And so I think what he is doing is finally going ahead and let you know, listen, the polling, the data shows that I`m electable.

But those of us who have been following this campaign all along, we knew that from the beginning, that he is the most viable candidate to beat Donald Trump.

MELBER:  All very interesting. Stay with me.

I want to add some more voices, as mentioned, on the day delegate math.

I bring an MSNBC`s Steve Kornacki, and, on the wider picture, Mara Gay, of course, editorial board member for "The New York Times" and an expert for us on many issues, including some of the questions around diversity.

Walk us through, Steve, this conversation, both the math and the measurable broadening of, at least in Nevada, the Sanders supporter.

STEVE KORNACKI, MSNBC NATIONAL POLITICAL CORRESPONDENT:  Yes, you saw Sanders opening up that big delegate lead because of Nevada.

We can point out too NBC News has still not allocated four of the delegates from Nevada. So, he may still get a few more out of there. You go to South Carolina, as you mentioned, 54 up this weekend. If you look at the polling, look likes a Biden/Sanders race right now, and maybe Tom Steyer is a bit of a factor.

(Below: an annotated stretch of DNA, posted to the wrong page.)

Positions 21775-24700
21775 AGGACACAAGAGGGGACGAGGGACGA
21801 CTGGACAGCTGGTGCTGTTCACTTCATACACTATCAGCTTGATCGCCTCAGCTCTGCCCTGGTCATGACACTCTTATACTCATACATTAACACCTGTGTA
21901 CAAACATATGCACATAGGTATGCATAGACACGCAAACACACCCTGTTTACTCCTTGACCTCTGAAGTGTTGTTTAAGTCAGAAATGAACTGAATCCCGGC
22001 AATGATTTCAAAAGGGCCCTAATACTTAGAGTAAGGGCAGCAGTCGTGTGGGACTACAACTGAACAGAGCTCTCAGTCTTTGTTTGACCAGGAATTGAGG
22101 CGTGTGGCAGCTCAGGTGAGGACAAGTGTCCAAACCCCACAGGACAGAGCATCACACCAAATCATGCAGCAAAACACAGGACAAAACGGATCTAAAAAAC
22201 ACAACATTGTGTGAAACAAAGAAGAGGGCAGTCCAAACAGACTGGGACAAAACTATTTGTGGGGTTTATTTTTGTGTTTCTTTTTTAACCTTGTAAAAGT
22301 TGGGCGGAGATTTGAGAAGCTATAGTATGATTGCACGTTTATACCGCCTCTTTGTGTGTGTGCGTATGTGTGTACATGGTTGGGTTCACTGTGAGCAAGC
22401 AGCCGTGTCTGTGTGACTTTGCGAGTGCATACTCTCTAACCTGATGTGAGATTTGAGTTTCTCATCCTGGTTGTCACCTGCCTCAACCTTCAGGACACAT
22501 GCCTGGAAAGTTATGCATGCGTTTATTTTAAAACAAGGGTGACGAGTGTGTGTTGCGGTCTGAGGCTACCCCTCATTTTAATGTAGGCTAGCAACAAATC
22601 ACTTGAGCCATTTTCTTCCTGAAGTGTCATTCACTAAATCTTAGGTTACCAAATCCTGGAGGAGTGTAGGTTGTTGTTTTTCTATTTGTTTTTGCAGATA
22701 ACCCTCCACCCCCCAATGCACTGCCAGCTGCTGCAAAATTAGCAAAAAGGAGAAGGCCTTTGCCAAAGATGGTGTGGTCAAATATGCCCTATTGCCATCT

MELBER:  Let`s pause as you do the breakdown. Biden is not on the chart next to your head.

KORNACKI:  Yes. Well, so, if that`s the delegate chart. That`s the chart next to my head.


MELBER:  Not on the first two charts.

KORNACKI:  Correct.


MELBER:  We will keep it on Steve.

If Biden picks up on that chart...


MELBER:  ... a little bit in South Carolina, Bernie could still be further along.

KORNACKI:  That`s the thing.

He would be passing immediately -- Biden would be passing Buttigieg, and he would still be behind Sanders. If it`s a one-two race there in South Carolina, even with a win for Biden, a reasonably close victory, Sanders would still be significantly ahead of him.

And I think, when you turn -- head there a couple days to Super Tuesday, what the Sanders campaign has been pointing to is, they have been saying, look, when you look at California, which is almost a third of all the delegates that will be up there on Super Tuesday, 415 pledged delegates, they have been saying, look at our support with Hispanic voters.